Use this URL to cite or link to this record in EThOS: https://ethos.bl.uk/OrderDetails.do?uin=uk.bl.ethos.790352
Title: Managing educational change in a time of social and economic crisis in Greece
Author: Georgas, T.
ISNI:       0000 0004 8497 678X
Awarding Body: UCL (University College London)
Current Institution: University College London (University of London)
Date of Award: 2016
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Abstract:
Since the late 1980s, Greek governments have sought to address school evaluation and teacher assessment in state education. Still, where such reforms had been introduced they were met with consistent resistance from teachers. In 2013 the government considered the economic crisis as an opportunity to pursue educational changes on school evaluation and teacher assessment in a perspective of the overall restructuring of state education. Teachers' resistance was weak and school evaluation was implemented in 2014. It lasted less than a year as it was suspended in February 2015. This study focuses on secondary teachers' attitudes towards the recent reform and examines how these were reshaped by the crisis. The study suggests that compliance was achieved for the crisis has altered teachers' priorities, rendering them susceptible to policies they traditionally opposed. It also identified a widely held implicit disapproval under teachers' superficial consent. The major impediment to the endorsement of the policy has been their mistrust of the state. Greece is clearly behind many fellow OECD members, not due to any deficiency in resources, but rather by reason of a mistrusted state that fails to inspire its citizens to keep up with the demands of modern trends. The study suggests that unless trust of the state is established, any evaluation reform will be trapped in a cycle of self-fulfilling prophecy, failing to achieve its potential. Moreover, what this study has brought into light for the first time is a new dynamic force of a proportion of teachers who are favourably disposed towards school evaluation and teacher assessment.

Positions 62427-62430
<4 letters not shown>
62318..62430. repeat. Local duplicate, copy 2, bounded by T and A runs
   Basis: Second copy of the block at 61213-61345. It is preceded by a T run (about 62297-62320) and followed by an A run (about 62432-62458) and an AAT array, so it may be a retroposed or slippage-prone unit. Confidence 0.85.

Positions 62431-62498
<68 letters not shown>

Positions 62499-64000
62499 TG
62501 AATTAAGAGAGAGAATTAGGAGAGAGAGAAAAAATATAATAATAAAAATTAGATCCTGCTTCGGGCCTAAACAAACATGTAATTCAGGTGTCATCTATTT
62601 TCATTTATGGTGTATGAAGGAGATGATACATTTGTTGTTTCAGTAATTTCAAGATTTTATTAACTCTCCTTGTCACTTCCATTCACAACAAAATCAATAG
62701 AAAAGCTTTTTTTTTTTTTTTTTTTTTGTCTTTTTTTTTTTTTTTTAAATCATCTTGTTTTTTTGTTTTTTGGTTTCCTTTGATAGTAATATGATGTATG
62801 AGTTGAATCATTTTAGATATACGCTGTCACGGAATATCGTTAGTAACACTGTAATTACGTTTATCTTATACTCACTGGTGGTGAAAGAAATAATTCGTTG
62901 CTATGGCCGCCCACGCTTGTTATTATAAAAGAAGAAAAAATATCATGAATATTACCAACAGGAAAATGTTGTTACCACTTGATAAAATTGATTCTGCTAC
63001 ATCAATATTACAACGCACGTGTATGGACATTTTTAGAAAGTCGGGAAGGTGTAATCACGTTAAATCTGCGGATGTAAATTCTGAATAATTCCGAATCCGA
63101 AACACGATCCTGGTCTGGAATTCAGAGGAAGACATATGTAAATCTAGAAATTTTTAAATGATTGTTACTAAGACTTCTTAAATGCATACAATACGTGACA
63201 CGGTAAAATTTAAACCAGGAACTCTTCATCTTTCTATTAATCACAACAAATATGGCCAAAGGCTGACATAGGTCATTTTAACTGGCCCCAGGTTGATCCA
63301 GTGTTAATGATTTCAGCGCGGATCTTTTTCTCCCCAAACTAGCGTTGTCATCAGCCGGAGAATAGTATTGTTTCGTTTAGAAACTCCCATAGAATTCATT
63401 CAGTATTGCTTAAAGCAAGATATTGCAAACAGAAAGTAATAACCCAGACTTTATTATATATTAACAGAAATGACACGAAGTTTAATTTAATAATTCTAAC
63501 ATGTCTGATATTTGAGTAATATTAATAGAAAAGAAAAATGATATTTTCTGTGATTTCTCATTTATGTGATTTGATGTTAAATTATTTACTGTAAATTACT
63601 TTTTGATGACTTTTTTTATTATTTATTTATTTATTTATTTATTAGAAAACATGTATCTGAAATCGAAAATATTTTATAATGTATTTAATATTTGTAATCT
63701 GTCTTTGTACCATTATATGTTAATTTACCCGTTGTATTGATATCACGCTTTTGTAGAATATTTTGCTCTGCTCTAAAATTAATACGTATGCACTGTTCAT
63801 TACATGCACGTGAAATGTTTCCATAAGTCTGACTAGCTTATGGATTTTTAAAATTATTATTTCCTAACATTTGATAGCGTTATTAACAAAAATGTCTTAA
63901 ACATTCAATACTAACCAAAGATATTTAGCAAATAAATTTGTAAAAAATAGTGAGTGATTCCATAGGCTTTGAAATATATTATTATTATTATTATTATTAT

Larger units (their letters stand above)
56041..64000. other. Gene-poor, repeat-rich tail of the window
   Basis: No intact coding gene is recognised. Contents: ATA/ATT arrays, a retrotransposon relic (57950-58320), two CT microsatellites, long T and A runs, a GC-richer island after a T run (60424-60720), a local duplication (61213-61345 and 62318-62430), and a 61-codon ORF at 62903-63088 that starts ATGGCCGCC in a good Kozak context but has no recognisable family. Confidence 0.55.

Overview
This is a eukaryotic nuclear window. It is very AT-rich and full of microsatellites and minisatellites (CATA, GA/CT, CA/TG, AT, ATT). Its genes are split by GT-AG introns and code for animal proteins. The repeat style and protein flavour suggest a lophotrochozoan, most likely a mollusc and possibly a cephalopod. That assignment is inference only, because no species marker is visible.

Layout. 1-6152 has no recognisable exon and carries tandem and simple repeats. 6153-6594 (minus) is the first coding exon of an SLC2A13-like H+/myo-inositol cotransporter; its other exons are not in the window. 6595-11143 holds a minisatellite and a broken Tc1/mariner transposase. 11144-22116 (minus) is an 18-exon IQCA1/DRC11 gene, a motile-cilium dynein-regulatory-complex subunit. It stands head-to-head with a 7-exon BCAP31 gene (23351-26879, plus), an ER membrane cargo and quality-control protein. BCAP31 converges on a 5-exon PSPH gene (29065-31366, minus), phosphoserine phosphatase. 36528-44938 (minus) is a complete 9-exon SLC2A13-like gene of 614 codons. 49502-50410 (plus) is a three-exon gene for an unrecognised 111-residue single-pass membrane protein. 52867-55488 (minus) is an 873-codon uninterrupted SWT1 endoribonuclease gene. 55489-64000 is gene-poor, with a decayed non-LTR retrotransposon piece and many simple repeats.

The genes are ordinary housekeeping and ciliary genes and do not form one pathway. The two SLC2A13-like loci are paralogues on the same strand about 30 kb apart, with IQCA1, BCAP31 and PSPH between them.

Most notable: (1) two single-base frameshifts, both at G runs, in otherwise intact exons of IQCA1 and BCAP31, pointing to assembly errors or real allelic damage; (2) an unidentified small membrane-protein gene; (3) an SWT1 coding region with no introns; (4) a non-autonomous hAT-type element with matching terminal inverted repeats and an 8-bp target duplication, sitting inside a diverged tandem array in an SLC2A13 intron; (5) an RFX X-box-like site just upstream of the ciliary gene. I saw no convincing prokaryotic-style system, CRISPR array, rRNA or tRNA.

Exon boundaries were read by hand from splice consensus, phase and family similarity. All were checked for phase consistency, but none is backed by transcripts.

Supervisor: Earley, P. Sponsor: Not available
Qualification Name: Thesis (Ph.D.) Qualification Level: Doctoral
EThOS ID: uk.bl.ethos.790352  DOI: Not available
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